ちいさな森のオオカミちゃん 🌳 Week 1 (The Wolf of the Small Forest Book Club)

Hmm, if this does become a recurring need, I might end up whipping something together with imagemagick to automate cropping which would pair well with that :slight_smile:

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This is easier, once you know some more words, but yeah, は here isn’t the particle, rather part of はずれ, and に is a particle.

In the first part here, あいだ refers to “within a group”.
“Long ago, among the people [the forest was feared as a place where wolves live]”.

The actual breakdown is something like this instead:
おおかみ - wolves
の - replaces が in subordinate clauses, so think of this as a form of が
住む - usually “to live”, but because this is a modifying clause, this is something like “lived in”
森 - forest
として - as, as in “known as” “feared as”
恐れられ - feared

The first part, おおかみの住む森 is “the forest where wolves lived”, 森 being modified by the sentence before it.

It is “don’t go at all”. 奥 is “the within”, “don’t go to the within of the forest” → “don’t go into the forest”.

Transmitted is a very raw translation here, more like passed down.


The narrator is the wolf.
はじめまして is a common greeting. Something along the lines of “Good to meet you”
The second sentence is just
このもり - this forest
に - in
住む - to live
おおかみ - wolf
です - am
I am the wolf that lives in the forest


Yeah, the tl;dr translation is
“When I was a child…”
“I was separated from both my parents”

両親と - with both parents
はなればなれ - separated
になって - became
“I became separated with both [of my] parents” → “I got separated from my parents”

The だ in だけど is actually the copula, so this is a full sentence before the けど
“I am alone, but”

暮らす is to live, that して is not する rather the て form す verbs


There’s a typo here, forgot to triple press that n
そんな私 is “someone like me”
“Even someone like me has a job”

this こっか is the informal form of こうか, and the verb here is actually 行く, so this is “shall we go” or “let’s go”

More accurately she’s describing what she does. “When I find a human that wandered into the forest, I scare them out”

恐れる is “to fear sthg”. Here “Everyone fears me”

Typo there, you missed the す from です, which makes it not implied.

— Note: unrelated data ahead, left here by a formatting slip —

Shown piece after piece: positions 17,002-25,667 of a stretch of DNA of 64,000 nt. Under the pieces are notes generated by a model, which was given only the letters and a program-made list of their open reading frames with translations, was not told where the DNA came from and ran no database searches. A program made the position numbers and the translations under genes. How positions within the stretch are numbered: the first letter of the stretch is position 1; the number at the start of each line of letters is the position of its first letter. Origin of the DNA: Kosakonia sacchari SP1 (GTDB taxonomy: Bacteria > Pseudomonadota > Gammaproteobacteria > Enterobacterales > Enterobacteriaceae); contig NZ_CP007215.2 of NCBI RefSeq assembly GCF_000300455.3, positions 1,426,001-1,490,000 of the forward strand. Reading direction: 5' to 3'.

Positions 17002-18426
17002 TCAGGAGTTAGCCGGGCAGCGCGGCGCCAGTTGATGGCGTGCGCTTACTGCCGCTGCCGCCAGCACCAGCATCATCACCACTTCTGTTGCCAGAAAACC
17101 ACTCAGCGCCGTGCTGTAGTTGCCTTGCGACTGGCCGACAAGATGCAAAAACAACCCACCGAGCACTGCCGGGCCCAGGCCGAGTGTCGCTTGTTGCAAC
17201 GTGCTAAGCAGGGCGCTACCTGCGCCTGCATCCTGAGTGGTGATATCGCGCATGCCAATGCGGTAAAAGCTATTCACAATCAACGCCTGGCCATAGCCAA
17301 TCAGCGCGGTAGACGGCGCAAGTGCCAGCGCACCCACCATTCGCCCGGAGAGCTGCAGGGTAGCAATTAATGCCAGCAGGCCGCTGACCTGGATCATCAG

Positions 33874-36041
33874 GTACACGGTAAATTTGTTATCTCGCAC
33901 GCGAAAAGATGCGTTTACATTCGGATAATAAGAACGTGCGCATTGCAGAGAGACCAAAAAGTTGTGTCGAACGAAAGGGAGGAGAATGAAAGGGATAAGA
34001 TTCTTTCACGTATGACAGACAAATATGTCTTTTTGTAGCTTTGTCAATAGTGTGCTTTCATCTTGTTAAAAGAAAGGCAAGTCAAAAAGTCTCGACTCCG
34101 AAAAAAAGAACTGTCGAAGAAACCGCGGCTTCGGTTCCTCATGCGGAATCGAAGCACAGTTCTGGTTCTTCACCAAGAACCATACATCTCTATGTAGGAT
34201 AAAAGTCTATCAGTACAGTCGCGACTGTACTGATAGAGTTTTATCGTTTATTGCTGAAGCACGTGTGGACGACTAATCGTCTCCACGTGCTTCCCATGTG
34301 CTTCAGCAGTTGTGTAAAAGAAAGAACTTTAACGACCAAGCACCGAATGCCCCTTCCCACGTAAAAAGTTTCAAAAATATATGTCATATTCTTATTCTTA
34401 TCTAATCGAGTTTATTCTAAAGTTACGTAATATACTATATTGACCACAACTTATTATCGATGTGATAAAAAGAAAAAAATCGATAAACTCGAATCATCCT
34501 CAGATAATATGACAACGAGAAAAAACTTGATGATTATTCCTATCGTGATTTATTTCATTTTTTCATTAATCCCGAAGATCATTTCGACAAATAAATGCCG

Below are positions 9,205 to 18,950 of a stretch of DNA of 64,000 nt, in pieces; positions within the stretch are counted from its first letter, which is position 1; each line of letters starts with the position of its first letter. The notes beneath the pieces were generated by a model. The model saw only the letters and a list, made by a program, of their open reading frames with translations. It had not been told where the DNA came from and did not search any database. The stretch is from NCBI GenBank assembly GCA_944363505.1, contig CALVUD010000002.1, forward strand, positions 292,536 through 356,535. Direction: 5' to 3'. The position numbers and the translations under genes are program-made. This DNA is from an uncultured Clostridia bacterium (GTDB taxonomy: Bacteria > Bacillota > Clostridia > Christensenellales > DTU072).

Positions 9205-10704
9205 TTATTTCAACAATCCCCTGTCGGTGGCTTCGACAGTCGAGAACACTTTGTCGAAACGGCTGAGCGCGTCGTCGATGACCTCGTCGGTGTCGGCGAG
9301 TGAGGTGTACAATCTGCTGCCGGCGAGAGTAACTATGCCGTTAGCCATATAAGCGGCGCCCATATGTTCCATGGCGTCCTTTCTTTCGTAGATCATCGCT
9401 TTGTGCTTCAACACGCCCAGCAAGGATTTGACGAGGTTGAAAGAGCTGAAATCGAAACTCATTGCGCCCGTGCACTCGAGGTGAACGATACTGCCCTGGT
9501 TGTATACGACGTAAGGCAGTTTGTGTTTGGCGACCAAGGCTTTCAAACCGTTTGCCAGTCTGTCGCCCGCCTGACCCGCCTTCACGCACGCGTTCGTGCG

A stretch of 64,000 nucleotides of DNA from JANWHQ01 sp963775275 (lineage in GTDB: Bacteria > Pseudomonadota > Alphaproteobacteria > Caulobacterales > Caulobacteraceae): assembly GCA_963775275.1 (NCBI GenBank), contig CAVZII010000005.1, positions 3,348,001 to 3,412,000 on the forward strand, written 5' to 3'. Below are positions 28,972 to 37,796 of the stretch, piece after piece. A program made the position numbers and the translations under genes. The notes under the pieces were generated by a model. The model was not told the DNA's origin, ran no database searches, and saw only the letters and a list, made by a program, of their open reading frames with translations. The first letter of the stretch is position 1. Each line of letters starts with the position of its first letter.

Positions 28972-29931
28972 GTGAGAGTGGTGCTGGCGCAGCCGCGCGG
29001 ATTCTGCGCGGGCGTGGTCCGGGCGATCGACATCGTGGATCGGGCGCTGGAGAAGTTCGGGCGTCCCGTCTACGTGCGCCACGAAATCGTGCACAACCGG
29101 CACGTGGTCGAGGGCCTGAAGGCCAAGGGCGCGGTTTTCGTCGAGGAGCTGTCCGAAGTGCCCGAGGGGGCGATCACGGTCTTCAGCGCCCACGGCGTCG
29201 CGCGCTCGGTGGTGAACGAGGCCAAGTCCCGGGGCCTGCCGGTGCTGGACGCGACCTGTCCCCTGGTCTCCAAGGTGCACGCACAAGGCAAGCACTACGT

This has a typo, missed a つ after 待

あとは - after that
来るの - Here の nominalizes the verb, so this is “the coming”
を - object marker
待つ - to wait
のみ - This is the “only X to do” grammar pattern
“After there’s nothing else to do than wait for them to come”

今 - now
待ち伏せ - ambush
してる - ている form of する
の - explanatory の particle

I’m [waiting to] ambush [someone]


Not quite, いつの間に is “when [did you]”, the extended い is the sound of her getting scared and extending the first syllable.

Typo here, it’s しっぽ

だって here is acknowledging the いつのまに question. So this is basically answering that.

This Xと言う or Xって言う pattern is a common way to say your name. Close to “They call me Mia”.


Just because I saw you mixing up the terms a few times already. What you mean is “furigana”. :wink:
“Okurigana” are the hiragana that come together with a kanji. For example in 行く, the く is the okurigana. Or taking the word you mentioned (恐れられ), the okurigana is the れられ


Fixed, thanks

Thanks so much for explaining this and for all the examples too. I have read it multiple times now, and it is super helpful! :heart:


I finished reading this week’s section, and with a few vocab look ups, I understand the majority of the text! This is very encouraging to have a tangible indication of how far I’ve come in my Japanese learning journey lol.

Onto next week!


New to the Wanikani forums and just discovered this bookclub! I am so excited to work on my reading skills. I’m about halfway through Genki 1 and these pages were definitely a struggle to get through, but the discussion here was so helpful that I don’t feel discouraged. Thanks for being such a friendly and open community! :slightly_smiling_face:


Welcome! As a newer learner myself, definitely take it easy and don’t get bogged down too much in getting exact translations. At last for me, at this stage in learning it’s more important for me to get the gist of the text and enjoy reading!


Thanks! I’m trying not to spend too much time getting bogged down in details. Every time I got stuck, I would look at the thread and realize someone had already explained whatever I had been anguishing over. :man_facepalming: